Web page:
Where Is The Money?
(psst, the government has it!)
by Jim Bain
Success in business is all about finding the money. In today's economy, the private sector is reeling, but governments, both federal and state, seem to have money to spend and the desire to do so. The problem is that being a contractor or vendor to the government is a tough club to join. If you jump through the right hoops, and if you qualify, there are plenty of opportunities, but dealing with the bureaucracy can be a mind blowing experience.
In the fiscal year 2008, the federal government spent $550 billion for contracted goods and services. That's a lot of money! Twenty three percent (23%) went to small businesses. In fact, the federal government is the largest single buyer of goods and services in the U.S. The bottom line is that governments have money to spend. In addition to the more traditional "annual contracting process," special programs such as the American Recovery and Reinvestment Act (ARRA or the Stimulus Program) are pumping huge sums of money into the American economy. And, because not every business is qualified, the field can be a little less crowded. It sounds like a great place to do business, and it can be. But, beware! It isn't for everyone.
To get started working with government follow these basic steps.
1) Get qualified
If your business qualifies for one of the many socio-economic disadvantaged business programs such as the Minority Business Enterprise (MBE), the Women Business Enterprise (WBE), or the Disabled Veteran Owned Enterprise, you should certainly seek those designations. The numerous set-aside programs especially for those groups can give you a huge leg up when competing for contracts. If you aren't one of these special groups, you must still get qualified. Start by getting registered with the Central Contracting Registry or CCR. Then get entered in the Dynamic Small Business Search guide. Finally, go to the Fed Biz Opps Web site at www.FBO.gov to search for those opportunities that best match your goods and services. All of these contacts can be made through either the Small Business Administration (www.sba.gov) or the General Services Administration (www.gsa.gov).
2) Be patient
As compared to the private sector, government agencies have many more rules to follow and levels of approval before any decision can be made. Remember that the government has the extraordinary challenge of dealing with the change of leadership that occurs every four or eight years.
Imagine a huge company in the private sector that has not only a new CEO every four years, but a completely new executive group with new ideas, new agenda, and the desire to make their mark.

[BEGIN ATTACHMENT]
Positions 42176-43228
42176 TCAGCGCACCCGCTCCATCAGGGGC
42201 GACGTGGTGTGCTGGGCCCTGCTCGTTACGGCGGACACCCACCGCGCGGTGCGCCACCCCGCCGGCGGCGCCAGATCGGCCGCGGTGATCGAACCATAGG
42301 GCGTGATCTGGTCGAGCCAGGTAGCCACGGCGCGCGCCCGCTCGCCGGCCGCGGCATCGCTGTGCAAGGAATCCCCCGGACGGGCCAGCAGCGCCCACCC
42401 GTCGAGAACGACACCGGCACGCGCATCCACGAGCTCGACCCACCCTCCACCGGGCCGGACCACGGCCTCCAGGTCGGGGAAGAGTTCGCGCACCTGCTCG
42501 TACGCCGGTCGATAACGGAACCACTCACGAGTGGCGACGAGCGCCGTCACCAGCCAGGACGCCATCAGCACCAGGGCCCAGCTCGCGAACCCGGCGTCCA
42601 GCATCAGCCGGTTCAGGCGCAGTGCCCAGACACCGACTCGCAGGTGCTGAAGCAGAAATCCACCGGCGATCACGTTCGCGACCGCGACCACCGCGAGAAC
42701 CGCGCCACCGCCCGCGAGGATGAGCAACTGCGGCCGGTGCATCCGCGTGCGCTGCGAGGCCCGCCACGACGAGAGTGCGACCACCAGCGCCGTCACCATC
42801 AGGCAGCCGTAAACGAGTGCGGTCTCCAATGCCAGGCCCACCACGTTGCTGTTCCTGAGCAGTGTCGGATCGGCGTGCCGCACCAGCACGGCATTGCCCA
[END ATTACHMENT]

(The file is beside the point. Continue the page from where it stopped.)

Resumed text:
3) Become familiar with the cultural differences in government
Unlike the private sector where the budget is a guideline, government decisions on spending are restricted by an intricate budgeting process. If the government can't afford something in this fiscal year, it just waits until the new fiscal year and spend it then. It's as if they have a certain amount of money in the bank, can only spend that amount, and know that more money will be put in the "bank" at the beginning of the next year.
4) Market to the government just as you would to any other market segment
Do your research. What do the various government agencies with whom you want to work need? Who are the principle contacts? How can you network with them and others who have worked with them? Remember too, many large contracts are let to the private sector with the caveat that small businesses and disadvantaged business get a lion's share of the sub-contracts. Find out who is getting the large contracts and market your product or service to them. It's a great way to get started working with the government and build your experience base and reputation.
5) There ARE smart and hard working people in government
The myth that there are no such people is perpetuated by the difficulty government units have in building the documentation required to get rid of non-performers. As a result, there seem to be a few people in every department who don't pull their weight and are not held accountable for it. The whole department then gets a reputation for being inefficient, ineffective, or lazy.
Unfortunately, that reputation then tars some really dedicated and passionate people who may, in fact, be the large majority of the department.
Your job is to find those smart, hard working people. Keep looking, they're there.
6) Be patient, again
Even though government can be very slow to react and very slow to make a decision, when they do, the expectation is that the private sector can turn on a dime and carry out the directive. Accept it.
Live up to it. They will appreciate it and your reputation as a good firm with which to work will be built.
Success in business is all about finding customers who want what you have to sell and can afford to buy it. Governments, both federal and state, have all kinds of needs and a lot of money to spend. While it can be difficult to get your foot in the door and get qualified, it makes no sense to ignore the largest single purchaser of goods and services in the U.S., just because you don't know the rules. Learn the rules and get in the game. Your profit and loss statement will be glad you did.
James S. Bain, MBA, is an author, speaker, consultant, and coach. He is the founder of the Falcon Performance Institute, a consulting and corporate training firm focused on productive performance. Look for Jim's soon to be published book, "Never Pass on a Chance to P- A Roadmap to Peace in Your Life." To hire Jim or find out more about the Falcon Performance Institute, please visit www.fpiteam.com or call 352-854-4015.